As Coronavirus Cases Grow, New Drexel Research Cautions About Impact From Inaccuracies in COVID-19 Testing
April 21, 2020
As researchers across the globe scramble to develop and improve testing for the novel coronavirus (SARS-CoV-2) that causes COVID-19 disease, preliminary research from Drexel University suggests they have their work cut out for them.
Results from two studies, recently published online prior to acceptance in a peer-reviewed journal, suggest that lack of data on the sensitivity of current tests could significantly skew the numbers of cases that are being diagnosed.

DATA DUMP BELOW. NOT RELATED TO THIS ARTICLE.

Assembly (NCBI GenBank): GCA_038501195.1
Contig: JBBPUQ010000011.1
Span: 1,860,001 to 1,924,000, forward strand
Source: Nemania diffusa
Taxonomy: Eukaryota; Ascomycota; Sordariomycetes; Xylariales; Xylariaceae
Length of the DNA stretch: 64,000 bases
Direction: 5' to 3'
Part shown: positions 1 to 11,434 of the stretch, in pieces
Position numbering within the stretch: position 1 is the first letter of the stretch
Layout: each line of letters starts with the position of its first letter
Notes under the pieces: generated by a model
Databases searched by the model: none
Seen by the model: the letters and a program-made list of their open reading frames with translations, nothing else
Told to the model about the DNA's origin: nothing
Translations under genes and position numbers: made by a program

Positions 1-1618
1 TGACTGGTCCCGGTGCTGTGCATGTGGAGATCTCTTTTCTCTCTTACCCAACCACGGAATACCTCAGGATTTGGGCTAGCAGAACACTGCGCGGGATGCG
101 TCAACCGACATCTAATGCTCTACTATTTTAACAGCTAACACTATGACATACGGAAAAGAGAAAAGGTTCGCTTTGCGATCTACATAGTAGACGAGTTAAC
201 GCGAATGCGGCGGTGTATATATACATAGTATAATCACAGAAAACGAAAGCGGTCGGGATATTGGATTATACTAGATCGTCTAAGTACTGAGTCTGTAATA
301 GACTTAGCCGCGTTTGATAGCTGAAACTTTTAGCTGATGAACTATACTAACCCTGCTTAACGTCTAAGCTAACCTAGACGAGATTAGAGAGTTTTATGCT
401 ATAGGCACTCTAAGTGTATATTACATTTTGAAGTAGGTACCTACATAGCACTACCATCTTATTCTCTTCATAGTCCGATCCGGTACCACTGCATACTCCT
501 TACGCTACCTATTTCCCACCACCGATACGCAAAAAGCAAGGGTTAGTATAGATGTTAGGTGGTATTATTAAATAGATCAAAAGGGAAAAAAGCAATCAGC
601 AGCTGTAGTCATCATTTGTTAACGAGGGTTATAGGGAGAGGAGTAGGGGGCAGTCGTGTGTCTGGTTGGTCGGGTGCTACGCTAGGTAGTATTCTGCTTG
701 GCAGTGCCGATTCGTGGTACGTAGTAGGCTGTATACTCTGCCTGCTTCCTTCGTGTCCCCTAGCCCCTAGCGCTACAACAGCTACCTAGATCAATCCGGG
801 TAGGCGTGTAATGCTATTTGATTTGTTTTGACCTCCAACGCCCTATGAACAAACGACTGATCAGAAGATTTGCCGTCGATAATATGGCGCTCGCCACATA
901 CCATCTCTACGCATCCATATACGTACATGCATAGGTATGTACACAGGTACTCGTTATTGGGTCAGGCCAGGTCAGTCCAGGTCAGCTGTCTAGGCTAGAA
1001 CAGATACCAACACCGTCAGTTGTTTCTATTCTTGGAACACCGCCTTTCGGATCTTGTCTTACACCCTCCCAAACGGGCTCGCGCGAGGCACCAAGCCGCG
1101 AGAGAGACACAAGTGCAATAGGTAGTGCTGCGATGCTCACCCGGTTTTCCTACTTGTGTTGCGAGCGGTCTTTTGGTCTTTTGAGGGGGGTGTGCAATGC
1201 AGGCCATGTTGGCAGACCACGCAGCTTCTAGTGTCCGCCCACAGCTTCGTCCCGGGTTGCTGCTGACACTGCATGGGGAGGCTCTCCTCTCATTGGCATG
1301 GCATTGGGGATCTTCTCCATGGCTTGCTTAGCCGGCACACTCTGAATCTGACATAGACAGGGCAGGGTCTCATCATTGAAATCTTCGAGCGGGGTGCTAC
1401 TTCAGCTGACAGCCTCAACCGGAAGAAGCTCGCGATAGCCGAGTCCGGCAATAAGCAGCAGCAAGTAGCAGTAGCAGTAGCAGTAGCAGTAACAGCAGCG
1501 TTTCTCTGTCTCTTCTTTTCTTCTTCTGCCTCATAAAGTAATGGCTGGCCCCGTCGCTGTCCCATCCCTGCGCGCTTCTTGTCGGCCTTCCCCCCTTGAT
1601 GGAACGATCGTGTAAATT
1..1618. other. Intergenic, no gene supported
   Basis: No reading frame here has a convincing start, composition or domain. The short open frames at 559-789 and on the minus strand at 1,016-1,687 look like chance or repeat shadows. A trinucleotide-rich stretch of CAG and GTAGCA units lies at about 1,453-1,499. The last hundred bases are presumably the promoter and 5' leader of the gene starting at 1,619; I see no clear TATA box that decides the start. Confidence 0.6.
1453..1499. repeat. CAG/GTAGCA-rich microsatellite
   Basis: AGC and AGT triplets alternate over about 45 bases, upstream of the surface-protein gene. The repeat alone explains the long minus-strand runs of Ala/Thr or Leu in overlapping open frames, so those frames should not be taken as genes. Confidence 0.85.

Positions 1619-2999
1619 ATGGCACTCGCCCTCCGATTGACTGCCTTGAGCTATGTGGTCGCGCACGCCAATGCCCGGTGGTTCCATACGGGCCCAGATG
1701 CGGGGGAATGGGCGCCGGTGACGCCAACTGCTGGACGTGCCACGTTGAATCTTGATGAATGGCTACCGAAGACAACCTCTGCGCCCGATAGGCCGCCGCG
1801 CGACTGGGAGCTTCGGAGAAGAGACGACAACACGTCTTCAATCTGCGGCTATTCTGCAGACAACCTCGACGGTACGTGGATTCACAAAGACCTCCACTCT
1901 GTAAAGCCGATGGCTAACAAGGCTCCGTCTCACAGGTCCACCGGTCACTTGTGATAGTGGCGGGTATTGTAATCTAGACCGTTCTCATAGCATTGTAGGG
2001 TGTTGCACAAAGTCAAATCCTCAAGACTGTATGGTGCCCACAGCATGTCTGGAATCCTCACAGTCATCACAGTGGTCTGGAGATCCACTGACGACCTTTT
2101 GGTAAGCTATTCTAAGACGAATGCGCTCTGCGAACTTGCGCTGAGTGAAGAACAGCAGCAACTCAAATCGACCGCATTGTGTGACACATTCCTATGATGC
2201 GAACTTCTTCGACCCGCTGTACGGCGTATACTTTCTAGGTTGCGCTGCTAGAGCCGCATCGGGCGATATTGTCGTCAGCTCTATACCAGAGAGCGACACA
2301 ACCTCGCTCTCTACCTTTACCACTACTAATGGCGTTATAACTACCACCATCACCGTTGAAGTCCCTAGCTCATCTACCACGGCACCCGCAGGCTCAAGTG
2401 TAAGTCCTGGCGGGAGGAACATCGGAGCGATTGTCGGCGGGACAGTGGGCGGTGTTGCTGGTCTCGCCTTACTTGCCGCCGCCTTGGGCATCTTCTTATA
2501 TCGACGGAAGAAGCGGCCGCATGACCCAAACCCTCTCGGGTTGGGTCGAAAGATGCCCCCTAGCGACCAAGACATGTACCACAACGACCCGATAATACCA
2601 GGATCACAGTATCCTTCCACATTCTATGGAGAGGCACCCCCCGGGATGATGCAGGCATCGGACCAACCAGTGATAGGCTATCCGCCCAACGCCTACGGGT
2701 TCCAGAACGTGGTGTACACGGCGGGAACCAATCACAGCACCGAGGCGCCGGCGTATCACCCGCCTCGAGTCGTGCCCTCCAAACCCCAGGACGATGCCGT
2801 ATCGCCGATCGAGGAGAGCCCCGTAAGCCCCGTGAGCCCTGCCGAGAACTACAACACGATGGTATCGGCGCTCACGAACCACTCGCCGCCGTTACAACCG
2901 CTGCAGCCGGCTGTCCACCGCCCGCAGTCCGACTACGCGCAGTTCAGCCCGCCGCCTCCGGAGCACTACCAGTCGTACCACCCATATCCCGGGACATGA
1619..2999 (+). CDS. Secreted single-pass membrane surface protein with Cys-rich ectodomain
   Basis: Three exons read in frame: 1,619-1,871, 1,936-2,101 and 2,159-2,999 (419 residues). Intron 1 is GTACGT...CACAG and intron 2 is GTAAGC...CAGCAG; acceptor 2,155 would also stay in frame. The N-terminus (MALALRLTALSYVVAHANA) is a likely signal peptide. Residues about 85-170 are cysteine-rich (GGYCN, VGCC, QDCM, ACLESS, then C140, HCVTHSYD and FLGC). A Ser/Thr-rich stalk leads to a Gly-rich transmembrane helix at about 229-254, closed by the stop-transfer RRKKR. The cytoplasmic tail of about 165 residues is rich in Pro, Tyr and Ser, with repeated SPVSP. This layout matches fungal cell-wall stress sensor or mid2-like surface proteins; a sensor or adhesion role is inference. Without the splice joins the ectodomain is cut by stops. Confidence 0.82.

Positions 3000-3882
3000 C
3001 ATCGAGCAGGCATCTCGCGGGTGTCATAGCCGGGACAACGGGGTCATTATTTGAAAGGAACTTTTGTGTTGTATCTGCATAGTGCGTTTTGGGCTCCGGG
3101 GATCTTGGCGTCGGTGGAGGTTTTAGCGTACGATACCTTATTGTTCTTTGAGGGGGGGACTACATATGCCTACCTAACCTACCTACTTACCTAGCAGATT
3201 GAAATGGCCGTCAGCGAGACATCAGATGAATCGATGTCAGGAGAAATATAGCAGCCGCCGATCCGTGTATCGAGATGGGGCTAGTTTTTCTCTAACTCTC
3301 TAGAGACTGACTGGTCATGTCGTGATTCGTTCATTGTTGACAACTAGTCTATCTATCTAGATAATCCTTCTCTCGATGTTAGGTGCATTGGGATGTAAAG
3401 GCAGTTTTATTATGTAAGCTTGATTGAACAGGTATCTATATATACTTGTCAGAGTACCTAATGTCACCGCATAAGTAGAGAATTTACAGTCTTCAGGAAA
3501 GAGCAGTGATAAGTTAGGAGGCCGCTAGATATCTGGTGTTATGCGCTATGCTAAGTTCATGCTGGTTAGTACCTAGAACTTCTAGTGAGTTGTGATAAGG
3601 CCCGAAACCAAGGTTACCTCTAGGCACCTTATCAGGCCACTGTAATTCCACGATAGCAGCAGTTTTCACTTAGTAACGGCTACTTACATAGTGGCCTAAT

Igor Burstyn, PhD, an associate professor, and Neal D. Goldstein, PhD, an assistant research professor, both in the Dornsife School of Public Health, are collaborating with Prof. Paul Gustafson, chair of the Department of Statistics at the University of British Columbia in Canada.
Their work stresses the urgent need to understand just how accurate the current polymerase chain reaction (PCR) diagnostic test is. And their statistical modeling approach estimates a number of cases of COVID-19 could have been misclassified among people who are tested for it in Philadelphia. The methods that they developed can be replicated to estimate the effects of inaccuracy of testing in other cities.
Burstyn and Goldstein provided some additional insight on their work and the importance of having accurate testing for both mitigation efforts and recovery from the pandemic.
Read the full Q&A with Burstyn and Goldstein on the Drexel News Blog: As Coronavirus Cases Grow, New Drexel Research Cautions About Impact From Inaccuracies in COVID-19 Testing